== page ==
Isometric And Isotonic Contractions


Isometric And Isotonic Contractions

Isometric And Isotonic Contractions

Isometric And Isotonic Contractions

Isometric contraction (A) sustains the position of a joint without producing movement. Concentric (B) and eccentric (C) contractions are isotonic contractions in which the muscle changes length: concentric contractions by shortening and eccentric contractions by actively controlled lengthening (relaxation).


Skeletal muscles function by contracting; they pull and never push. However, certain phenomena—such as “popping of the ears” to equalize air pressure and the musculovenous pump—take advantage of the expansion of muscle bellies during contraction. When a muscle contracts and shortens, one of its attachments usually remains fixed while the other (more mobile) attachment is pulled toward it, often resulting in movement. Attachments of muscles are commonly described as the origin and insertion; the origin is usually the proximal end of the muscle, which remains fixed during muscular contraction, and the insertion is usually the distal end of the muscle, which is movable. However, this is not always the case. Some muscles can act in both directions under different circumstances. For example, when doing push-ups, the distal end of the upper limb (the hand) is fixed (on the floor), and the proximal end of the limb and the trunk (of the body) are being moved. Therefore, this book usually uses the terms proximal and distal or medial and lateral when describing most muscle attachments. Note that if the attachments of a muscle are known, the action of the muscle can usually be deduced (rather than memorized). When studying muscle attachments, act out the action; you are more likely to learn things you have experienced.

Reflexive Contraction

Although skeletal muscles are also referred to as voluntary muscles, certain aspects of their activity are automatic ( reflexive ) and therefore not voluntarily controlled. Examples are the respiratory movements of the diaphragm, controlled most of the time by reflexes stimulated by the levels of oxygen and carbon dioxide in the blood (although we can willfully control it within limits), and the myotatic reflex , which results in movement after a muscle stretch produced by tapping a tendon with a reflex hammer.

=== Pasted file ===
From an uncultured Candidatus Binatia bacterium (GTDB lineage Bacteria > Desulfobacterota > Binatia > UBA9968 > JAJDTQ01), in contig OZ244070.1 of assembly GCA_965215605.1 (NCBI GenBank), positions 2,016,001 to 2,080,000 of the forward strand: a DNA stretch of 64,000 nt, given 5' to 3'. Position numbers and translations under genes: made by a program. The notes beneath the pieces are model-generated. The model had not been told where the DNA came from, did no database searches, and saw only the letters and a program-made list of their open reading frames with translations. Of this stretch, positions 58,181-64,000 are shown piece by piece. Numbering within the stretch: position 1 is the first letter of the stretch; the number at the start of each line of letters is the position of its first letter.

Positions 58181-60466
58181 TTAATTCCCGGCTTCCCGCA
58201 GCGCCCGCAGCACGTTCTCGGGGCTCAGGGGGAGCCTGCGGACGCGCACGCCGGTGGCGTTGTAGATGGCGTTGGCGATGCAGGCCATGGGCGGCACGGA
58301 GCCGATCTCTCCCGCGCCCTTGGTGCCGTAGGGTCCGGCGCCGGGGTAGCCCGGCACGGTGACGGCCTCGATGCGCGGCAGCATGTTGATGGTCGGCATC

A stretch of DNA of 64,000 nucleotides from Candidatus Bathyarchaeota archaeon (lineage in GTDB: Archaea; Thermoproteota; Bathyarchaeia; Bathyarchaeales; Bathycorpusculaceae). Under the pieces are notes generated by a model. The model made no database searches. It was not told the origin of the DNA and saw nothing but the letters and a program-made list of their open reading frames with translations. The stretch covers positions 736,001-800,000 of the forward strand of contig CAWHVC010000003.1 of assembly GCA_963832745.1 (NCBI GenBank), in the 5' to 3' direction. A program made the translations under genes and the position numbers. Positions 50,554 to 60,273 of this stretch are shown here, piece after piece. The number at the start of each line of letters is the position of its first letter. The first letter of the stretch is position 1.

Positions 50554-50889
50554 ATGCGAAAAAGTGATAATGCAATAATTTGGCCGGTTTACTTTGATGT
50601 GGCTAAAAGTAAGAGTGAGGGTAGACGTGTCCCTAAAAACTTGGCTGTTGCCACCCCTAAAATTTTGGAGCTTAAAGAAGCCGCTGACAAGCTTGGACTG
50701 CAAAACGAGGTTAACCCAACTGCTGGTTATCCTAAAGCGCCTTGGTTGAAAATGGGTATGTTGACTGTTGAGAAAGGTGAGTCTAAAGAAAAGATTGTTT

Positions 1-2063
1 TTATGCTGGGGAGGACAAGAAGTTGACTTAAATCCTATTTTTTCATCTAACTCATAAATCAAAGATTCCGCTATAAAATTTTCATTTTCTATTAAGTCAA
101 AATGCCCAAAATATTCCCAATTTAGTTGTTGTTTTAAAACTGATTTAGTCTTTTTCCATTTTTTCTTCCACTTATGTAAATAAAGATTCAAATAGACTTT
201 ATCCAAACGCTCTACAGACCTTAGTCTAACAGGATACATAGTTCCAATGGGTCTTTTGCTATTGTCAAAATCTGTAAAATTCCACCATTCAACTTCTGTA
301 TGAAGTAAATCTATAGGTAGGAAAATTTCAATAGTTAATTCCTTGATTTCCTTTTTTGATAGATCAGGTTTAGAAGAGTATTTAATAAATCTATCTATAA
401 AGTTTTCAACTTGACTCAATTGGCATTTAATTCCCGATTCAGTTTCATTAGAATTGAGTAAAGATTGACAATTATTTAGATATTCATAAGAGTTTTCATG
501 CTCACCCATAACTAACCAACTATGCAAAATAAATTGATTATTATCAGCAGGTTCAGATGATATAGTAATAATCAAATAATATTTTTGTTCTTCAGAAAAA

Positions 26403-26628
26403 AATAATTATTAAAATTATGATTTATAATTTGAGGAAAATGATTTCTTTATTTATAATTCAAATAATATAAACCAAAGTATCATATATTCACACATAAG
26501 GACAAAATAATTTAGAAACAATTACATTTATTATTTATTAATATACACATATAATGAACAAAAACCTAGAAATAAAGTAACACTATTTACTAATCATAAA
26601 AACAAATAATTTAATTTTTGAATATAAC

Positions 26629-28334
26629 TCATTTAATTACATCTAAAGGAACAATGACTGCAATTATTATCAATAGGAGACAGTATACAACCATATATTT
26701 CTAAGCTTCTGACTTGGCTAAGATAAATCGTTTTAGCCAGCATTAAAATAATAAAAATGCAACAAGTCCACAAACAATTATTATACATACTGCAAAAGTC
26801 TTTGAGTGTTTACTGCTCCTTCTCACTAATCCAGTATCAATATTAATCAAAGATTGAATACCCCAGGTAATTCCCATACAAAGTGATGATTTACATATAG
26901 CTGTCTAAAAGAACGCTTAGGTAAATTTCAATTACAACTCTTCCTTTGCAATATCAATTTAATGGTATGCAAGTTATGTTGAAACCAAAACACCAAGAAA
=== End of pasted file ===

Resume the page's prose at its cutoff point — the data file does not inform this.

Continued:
Tonic Contraction

Even when “relaxed,” the muscles of a conscious individual are almost always slightly contracted. This slight contraction, called tonic contraction or muscle tone (tonus), does not produce movement or active resistance (as phasic contraction does) but gives the muscle a certain firmness, assisting the stability of joints and the maintenance of posture, while keeping the muscle ready to respond to appropriate stimuli. Muscle tone is usually absent only when unconscious (as during deep sleep or under general anesthesia) or after a nerve lesion resulting in paralysis.

Phasic Contraction

There are two main types of phasic (active) muscle contractions : (1) isotonic contractions , in which the muscle changes length in relationship to the production of movement, and (2) isometric contractions , in which muscle length remains the same—no movement occurs, but the force (muscle tension) is increased above tonic levels to resist gravity or other antagonistic force. The latter type of contraction is important in maintaining upright posture and when muscles act as fixators or shunt muscles as described below.

There are two types of isotonic contractions. The type we most commonly think of is concentric contraction , in which movement occurs as a result of the muscle shortening—for example, when lifting a cup, pushing a door, or striking a blow. The ability to apply exceptional force by means of concentric contraction often is what distinguishes an athlete from an amateur. The other type of isotonic contraction is eccentric contraction , in which a contracting muscle lengthens—that is, it undergoes a controlled and gradual relaxation while continually exerting a (diminishing) force, like playing out a rope. Although people are generally not as aware of them, eccentric contractions are as important as concentric contractions for coordinated, functional movements such as walking, running, and setting objects (or one’s self) down.

Often, when the main muscle of a particular movement (the prime mover ) is undergoing a concentric contraction, its antagonist is undergoing a coordinated eccentric contraction. In walking, we contract concentrically to pull our center of gravity forward, and then as it passes ahead of the limb, we contract eccentrically to prevent a lurching during the transfer of weight to the other limb. Eccentric contractions require less metabolic energy at the same load but, with a maximal contraction, are capable of generating much higher tension levels than concentric contractions—as much as 50% higher (Marieb, 2016).

Source: Clinically Oriented Anatomy

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